HPy is still in the early stages of development and the API may change.


The “H” in HPy stands for handle, which is a central concept: handles are used to hold a C reference to Python objects, and they are represented by the C HPy type. They play the same role as PyObject * in the Python/C API, albeit with some important differences which are detailed below.

When they are no longer needed, handles must be closed by calling HPy_Close, which plays more or less the same role as Py_DECREF. Similarly, if you need a new handle for an existing object, you can duplicate it by calling HPy_Dup, which plays more or less the same role as Py_INCREF.

The concept of handles is certainly not unique to HPy. Other examples include Unix file descriptors, where you have dup() and close(), and Windows’ HANDLE, where you have DuplicateHandle() and CloseHandle().

Handles vs PyObject *

In the old Python/C API, multiple PyObject * references to the same object are completely equivalent to each other. Therefore they can be passed to Python/C API functions interchangeably. As a result, Py_INCREF an Py_DECREF can be called with any reference to an object as long as the total number of calls of incref is equal to the number of calls of decref at the end of the object lifetime.

Whereas using HPy API, each handle must be closed independently.

Thus, the following perfectly valid piece of Python/C code:

void foo(void)
    PyObject *x = PyLong_FromLong(42);  // implicit INCREF on x
    PyObject *y = x;
    Py_INCREF(y);                       // INCREF on y
    /* ... */
    Py_DECREF(x);                       // two DECREF on x

Becomes using HPy API:

void foo(HPyContext *ctx)
    HPy x = HPyLong_FromLong(ctx, 42);
    HPy y = HPy_Dup(ctx, x);
    /* ... */
    // we need to close x and y independently
    HPy_Close(ctx, x);
    HPy_Close(ctx, y);

Calling any HPy function on a closed handle is an error. Calling HPy_Close() on the same handle twice is an error. Forgetting to call HPy_Close() on a handle results in a memory leak. When running in Debug Mode, HPy actively checks that you that you don’t close a handle twice and that you don’t forget to close any.


The debug mode is a good example of how powerful it is to decouple the lifetime of handles and the lifetime of an objects. If you find a memory leak on CPython, you know that you are missing a Py_DECREF somewhere but the only way to find the corresponding Py_INCREF is to manually and carefully study the source code. On the other hand, if you forget to call HPy_Close(), the HPy debug mode is able to tell the precise code location which created the unclosed handle. Similarly, if you try to operate on a closed handle, it will tell you the precise code locations which created and closed it.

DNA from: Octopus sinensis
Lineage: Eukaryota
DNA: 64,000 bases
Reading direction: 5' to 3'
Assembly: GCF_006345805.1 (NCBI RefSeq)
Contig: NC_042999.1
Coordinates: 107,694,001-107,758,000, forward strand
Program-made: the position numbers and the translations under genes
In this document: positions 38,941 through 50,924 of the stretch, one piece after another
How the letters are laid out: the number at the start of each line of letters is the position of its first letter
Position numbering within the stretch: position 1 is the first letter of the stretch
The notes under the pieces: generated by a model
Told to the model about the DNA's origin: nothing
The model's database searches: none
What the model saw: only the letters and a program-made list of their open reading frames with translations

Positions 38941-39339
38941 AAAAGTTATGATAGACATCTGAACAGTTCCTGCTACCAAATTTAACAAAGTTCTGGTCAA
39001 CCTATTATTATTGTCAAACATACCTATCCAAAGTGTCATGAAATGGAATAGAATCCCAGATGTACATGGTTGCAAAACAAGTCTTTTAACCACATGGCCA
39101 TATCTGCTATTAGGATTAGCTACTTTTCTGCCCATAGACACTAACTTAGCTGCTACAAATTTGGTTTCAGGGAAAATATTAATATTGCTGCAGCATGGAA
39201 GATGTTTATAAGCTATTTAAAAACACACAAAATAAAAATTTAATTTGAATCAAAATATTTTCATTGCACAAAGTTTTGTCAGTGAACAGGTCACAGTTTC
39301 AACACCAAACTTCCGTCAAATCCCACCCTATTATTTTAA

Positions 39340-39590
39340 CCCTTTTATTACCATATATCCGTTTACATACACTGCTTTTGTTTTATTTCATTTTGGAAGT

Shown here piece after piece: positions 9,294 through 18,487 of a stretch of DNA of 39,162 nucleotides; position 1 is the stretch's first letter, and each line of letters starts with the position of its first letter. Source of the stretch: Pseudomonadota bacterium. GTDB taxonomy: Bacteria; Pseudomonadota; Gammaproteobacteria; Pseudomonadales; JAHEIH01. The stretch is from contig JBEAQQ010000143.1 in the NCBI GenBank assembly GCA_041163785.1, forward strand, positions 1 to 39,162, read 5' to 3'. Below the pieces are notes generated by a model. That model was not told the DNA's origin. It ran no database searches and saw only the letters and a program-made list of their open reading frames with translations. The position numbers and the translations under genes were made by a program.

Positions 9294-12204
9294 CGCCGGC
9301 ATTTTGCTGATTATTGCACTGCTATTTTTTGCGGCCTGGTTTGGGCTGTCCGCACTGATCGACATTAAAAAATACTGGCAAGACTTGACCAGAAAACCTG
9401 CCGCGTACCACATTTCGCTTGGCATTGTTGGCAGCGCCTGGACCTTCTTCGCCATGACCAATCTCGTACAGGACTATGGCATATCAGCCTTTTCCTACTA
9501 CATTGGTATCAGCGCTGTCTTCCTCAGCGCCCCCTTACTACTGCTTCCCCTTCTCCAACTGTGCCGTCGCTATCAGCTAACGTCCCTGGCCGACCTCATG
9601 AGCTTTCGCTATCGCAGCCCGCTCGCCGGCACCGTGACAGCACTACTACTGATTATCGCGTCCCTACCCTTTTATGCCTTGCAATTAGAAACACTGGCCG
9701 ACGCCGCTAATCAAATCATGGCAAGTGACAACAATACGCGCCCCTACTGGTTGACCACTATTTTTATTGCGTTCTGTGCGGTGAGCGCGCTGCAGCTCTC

The other important difference is that Python/C guarantees that multiple references to the same object results in the very same PyObject * pointer. Thus, it is possible to compare C pointers by equality to check whether they point to the same object:

void is_same_object(PyObject *x, PyObject *y)
    return x == y;

On the other hand, in HPy, each handle is independent and it is common to have two different handles which point to the same underlying object, so comparing two handles directly is ill-defined. To prevent this kind of common error (especially when porting existing code to HPy), the HPy C type is opaque and the C compiler actively forbids comparisons between them. To check for identity, you can use HPy_Is():

void is_same_object(HPyContext *ctx, HPy x, HPy y)
    // return x == y; // compilation error!
    return HPy_Is(ctx, x, y);


The main benefit of the semantics of handles is that it allows implementations to use very different models of memory management. On CPython, implementing handles is trivial because HPy is basically PyObject * in disguise, and HPy_Dup() and HPy_Close() are just aliases for Py_INCREF and Py_DECREF.

Unlike CPython, PyPy does not use reference counting for memory management: instead, it uses a moving GC, which means that the address of an object might change during its lifetime, and this makes it hard to implement semantics like PyObject *’s where the address is directly exposed to the user. HPy solves this problem: on PyPy, handles are integers which represent indices into a list, which is itself managed by the GC. When an object moves, the GC fixes the address in the list, without having to touch all the handles which have been passed to C.


All HPy function calls take an HPyContext as a first argument, which represents the Python interpreter all the handles belong to. Strictly speaking, it would be possible to design the HPy API without using HPyContext: after all, all HPy function calls are ultimately mapped to Python/C function call, where there is no notion of context.

One of the reasons to include HPyContext from the day one is to be future-proof: it is conceivable to use it to hold the interpreter or the thread state in the future, in particular when there will be support for sub-interpreter. Another possible usage could be to embed different versions or implementations of Python inside the same process.